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In Maya 2011 Essential Training, George Maestri demonstrates the tools and feature set in Maya, as well as the skills necessary to model, texture, animate, and render projects with this deep and robust piece of 3D animation software from Autodesk. This course takes an in-depth tour of Maya's interface, including navigating and manipulating objects in 3D and customizing the workspace. The course also covers object creation and modeling basics, shading and texturing, surface mapping techniques, character rigging, and lastly, rendering and final output. Exercise files accompany the course.
When you start doing your final renders of your scenes, you're going to be doing a lot of back and forth. You're going to render. You're going to change a parameter. You're going to tweak stuff, then you're going to do another render, and this can really take time because rendering is actually a slow process. So everytime you render you might have to wait. So, Maya has addressed this problem by creating what's called the Interactive Photorealistic Renderer, or IPR. What this does is it allows you to take your most common render parameters and render them in real-time as you change the parameters of your scene.
This works both in the Maya Software and the mental ray renderer. So we're going to take a look at it in mental ray using this particular scene. So in order to start it, we can do one of two things. Under Rendering, we can go Render > IPR Render, and there is also a very handy button right here. So I'm just going to go ahead and click that button and what it does is it brings up kind of a wireframed version of our scene. We are like, well, that's not a render. Well, in order to actually make this work, you have to select a region to begin tuning. In fact it says right here Select the region to begin tuning.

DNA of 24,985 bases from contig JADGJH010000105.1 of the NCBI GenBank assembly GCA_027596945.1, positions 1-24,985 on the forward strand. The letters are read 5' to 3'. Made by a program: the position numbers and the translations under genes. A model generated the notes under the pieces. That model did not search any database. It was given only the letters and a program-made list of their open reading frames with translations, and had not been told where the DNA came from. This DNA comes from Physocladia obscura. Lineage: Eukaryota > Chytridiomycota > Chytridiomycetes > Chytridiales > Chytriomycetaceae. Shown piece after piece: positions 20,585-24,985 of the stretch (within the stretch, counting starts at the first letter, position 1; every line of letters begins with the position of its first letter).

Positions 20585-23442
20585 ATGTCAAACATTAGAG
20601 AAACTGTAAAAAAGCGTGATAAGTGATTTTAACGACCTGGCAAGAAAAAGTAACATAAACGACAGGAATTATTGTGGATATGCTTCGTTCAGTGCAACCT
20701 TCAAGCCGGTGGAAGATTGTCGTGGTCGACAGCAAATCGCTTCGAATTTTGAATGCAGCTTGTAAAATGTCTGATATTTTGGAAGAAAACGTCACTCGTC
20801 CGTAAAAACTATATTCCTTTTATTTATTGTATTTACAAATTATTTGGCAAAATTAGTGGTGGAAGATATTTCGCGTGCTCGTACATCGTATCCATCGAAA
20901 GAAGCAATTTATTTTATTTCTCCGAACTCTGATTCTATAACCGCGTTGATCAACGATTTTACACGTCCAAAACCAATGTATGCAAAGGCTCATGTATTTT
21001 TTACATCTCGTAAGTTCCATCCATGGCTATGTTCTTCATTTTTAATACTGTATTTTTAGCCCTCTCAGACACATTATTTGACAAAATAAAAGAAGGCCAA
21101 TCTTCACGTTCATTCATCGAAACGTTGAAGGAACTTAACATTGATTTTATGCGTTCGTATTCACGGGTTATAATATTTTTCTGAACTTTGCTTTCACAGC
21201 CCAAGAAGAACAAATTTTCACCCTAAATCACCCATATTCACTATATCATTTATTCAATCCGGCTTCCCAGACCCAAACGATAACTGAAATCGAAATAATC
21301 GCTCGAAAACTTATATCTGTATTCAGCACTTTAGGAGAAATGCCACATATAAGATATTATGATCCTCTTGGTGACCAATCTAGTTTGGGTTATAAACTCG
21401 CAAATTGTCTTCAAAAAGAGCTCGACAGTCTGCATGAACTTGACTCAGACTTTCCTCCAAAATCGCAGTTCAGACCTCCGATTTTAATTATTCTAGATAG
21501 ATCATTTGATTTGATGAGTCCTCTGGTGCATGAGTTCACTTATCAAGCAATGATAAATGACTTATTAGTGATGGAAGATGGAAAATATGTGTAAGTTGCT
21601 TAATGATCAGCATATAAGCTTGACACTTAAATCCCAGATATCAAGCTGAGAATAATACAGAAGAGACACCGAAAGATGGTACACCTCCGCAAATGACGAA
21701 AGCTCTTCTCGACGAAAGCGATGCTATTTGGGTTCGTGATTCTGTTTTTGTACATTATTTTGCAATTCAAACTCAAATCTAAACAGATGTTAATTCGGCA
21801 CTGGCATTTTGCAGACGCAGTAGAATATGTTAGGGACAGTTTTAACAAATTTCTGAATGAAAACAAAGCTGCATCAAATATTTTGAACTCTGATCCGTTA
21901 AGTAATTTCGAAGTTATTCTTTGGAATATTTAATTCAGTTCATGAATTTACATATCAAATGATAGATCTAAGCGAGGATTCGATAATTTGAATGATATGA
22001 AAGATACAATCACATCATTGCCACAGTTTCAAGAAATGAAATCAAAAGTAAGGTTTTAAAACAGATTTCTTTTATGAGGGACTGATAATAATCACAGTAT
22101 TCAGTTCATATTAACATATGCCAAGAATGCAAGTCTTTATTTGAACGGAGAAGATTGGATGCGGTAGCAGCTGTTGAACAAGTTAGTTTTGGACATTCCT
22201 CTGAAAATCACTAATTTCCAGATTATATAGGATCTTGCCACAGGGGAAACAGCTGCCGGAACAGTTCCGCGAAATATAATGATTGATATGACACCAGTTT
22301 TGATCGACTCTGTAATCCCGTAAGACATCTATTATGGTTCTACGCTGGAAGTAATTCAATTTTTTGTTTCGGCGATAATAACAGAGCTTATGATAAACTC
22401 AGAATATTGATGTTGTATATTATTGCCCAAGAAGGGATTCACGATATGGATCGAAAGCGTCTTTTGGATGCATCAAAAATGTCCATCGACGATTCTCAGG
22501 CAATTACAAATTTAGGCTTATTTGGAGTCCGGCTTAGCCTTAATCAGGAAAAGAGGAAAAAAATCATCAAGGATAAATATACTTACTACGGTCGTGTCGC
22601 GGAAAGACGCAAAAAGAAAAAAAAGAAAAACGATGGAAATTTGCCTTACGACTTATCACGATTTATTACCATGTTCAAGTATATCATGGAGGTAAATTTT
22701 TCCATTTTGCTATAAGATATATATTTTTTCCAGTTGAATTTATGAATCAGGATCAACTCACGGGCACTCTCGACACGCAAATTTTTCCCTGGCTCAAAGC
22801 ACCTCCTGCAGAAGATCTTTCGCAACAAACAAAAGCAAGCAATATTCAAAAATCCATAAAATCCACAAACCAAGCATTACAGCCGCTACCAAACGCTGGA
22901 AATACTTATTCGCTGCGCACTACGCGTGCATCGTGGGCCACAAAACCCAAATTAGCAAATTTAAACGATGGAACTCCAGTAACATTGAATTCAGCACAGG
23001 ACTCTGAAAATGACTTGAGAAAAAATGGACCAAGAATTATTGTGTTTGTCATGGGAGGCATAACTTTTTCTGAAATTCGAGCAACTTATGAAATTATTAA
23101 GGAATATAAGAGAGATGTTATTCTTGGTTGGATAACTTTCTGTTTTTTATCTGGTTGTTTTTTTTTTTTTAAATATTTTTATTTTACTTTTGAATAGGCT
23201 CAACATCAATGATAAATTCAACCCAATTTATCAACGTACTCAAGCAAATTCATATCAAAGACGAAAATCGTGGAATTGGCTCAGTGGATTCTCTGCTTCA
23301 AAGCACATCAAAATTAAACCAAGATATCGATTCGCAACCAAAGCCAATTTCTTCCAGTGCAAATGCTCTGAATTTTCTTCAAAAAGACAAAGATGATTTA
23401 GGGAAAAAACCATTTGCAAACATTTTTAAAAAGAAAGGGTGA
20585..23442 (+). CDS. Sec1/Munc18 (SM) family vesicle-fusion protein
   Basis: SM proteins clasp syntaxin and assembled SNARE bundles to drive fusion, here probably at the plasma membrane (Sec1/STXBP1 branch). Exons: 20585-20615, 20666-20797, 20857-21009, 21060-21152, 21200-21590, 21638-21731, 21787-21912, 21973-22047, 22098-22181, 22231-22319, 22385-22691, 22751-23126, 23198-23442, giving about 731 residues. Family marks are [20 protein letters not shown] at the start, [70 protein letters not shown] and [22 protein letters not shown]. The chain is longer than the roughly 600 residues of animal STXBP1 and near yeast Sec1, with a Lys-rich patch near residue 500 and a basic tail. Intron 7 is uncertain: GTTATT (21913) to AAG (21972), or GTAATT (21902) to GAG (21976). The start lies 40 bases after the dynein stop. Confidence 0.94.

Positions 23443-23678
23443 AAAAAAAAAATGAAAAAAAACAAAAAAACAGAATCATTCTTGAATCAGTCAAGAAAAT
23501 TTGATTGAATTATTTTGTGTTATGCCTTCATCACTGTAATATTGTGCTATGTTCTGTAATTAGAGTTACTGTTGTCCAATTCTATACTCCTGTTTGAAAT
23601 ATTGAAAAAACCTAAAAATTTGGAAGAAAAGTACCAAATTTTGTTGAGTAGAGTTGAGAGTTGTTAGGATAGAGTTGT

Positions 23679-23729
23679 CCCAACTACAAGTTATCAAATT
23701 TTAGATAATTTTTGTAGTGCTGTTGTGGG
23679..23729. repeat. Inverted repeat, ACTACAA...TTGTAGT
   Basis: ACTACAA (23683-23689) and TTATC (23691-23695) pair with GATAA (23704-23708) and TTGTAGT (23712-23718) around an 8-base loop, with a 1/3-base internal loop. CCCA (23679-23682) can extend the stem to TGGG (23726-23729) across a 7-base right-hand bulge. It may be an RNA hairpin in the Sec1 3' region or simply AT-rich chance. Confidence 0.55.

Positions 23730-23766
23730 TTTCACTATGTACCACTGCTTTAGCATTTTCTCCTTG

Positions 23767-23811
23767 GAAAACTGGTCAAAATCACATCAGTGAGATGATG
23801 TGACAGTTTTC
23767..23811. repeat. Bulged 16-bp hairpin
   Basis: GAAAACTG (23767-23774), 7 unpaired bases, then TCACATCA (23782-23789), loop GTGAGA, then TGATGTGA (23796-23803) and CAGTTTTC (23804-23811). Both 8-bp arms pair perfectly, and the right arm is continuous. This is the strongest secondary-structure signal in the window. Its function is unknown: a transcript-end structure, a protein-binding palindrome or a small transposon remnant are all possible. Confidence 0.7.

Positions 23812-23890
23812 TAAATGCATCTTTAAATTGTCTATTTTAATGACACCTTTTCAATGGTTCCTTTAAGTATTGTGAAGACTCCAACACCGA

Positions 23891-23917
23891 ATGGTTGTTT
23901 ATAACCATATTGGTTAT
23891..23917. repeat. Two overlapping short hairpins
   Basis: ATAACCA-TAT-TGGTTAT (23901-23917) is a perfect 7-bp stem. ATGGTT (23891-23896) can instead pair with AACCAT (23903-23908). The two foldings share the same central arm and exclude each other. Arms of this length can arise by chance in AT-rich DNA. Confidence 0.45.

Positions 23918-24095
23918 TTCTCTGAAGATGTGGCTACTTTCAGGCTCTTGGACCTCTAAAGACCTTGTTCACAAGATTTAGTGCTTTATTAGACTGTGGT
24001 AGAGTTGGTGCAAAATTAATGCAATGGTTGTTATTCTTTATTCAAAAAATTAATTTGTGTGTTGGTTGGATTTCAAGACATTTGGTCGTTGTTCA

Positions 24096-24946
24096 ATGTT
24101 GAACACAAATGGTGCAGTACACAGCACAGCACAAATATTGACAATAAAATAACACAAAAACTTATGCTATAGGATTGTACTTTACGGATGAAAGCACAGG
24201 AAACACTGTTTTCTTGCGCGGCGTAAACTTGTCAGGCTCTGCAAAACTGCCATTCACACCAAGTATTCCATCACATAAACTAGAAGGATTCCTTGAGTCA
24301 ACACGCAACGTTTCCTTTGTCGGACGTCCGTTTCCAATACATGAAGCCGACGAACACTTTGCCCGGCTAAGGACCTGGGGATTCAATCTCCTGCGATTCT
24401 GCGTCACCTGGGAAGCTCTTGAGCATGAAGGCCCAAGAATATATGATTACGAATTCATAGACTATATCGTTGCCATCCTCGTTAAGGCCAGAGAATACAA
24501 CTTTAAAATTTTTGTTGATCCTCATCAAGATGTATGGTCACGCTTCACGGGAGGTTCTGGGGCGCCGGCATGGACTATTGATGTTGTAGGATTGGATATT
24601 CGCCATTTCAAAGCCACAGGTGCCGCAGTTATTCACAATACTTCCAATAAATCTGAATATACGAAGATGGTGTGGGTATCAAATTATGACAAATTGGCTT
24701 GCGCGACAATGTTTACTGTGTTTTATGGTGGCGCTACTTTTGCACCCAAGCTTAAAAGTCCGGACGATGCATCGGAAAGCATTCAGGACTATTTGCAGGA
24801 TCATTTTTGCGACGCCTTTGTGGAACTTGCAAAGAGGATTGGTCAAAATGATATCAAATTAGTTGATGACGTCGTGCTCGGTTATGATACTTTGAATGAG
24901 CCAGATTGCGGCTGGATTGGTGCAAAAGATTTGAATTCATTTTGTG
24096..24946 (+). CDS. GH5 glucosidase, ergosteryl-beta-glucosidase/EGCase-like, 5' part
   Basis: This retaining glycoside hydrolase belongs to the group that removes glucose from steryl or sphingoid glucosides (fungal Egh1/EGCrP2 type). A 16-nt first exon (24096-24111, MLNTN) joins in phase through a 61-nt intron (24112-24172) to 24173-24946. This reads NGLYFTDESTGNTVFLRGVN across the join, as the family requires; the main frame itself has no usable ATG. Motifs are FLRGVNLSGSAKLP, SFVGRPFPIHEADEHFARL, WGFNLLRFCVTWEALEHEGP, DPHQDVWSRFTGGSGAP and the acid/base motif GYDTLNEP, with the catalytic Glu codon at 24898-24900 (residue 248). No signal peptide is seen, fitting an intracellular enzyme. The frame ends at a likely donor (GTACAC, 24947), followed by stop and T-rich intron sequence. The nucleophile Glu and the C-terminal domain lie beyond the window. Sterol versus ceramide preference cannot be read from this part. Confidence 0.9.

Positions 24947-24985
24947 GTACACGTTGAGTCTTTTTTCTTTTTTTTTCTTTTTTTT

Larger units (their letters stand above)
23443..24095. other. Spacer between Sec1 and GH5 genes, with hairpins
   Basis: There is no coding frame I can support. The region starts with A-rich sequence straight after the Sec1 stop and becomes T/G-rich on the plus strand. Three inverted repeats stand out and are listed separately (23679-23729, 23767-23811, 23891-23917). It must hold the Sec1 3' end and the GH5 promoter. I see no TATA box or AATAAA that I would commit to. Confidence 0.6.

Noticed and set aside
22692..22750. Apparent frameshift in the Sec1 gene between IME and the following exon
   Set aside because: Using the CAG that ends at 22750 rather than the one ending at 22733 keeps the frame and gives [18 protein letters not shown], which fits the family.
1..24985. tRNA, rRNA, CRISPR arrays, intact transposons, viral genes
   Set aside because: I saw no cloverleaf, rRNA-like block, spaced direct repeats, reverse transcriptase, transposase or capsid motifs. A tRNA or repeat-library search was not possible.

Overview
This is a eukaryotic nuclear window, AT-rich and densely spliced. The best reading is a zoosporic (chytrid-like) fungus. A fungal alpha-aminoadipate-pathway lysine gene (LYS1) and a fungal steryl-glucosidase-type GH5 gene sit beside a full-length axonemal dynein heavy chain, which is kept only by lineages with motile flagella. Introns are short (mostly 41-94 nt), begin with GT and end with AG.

So, I'm going to go ahead and just draw a box around my scooter. When I do, it renders it. Now what I can do is I can actually take this. I'm going to go ahead and scale this down a little bit here, but what I can do is I can actually change parameters in the scene and it will be reflected in the render. So, for example, if I click on my character's body and go into my Attribute Editor, I can go over here and find my Shirt material, and let's say I wanted to change the color of his shirt.
Well, all I have to do is just change the color. So if I brighten up the shirt, it re-renders with a brighter shirt. If I make my shirt darker, it will darken the shirt. I can even change the color to basically whatever I want. Great! I can also do stuff like change lighting. So, let me go ahead and jump out to a four-view here, and I'm going to select this light here, which is called pointLight1, and if I want I could again change the color.
So, let's say I wanted to make this a purple light, and you can see how changing this to a purple light affects the way that the scene renders, or I could change it to a green light. Again, you can change these parameters very easily, or I can change it back to white, and I can just adjust the Intensity. So let's say I go very high in the Intensity. You can see how it blows out the image or if I go much lower, you can see how it gives a different effect. If I wanted to, I could actually keep this window open and just highlight a different area of this scene and then start re-lighting that portion of this scene.
So as I adjust it's actually only going to re-render the part that I have highlighted. So if I wanted to see both of those, I'd have to draw much bigger box around all of that. Then I can affect my lighting any way I want. IPR works on the major rendering parameters such as lighting, color, texture, that sort of thing. There are limitations. There are certain render effects that don't work with IPR. You kind of have to just check with what Maya currently supports and what renderer you're using as to what will work and what won't.
But for the majority of your rendering issues you can use IPR to really fine-tune before your lighting and your colors before you actually go to final render.
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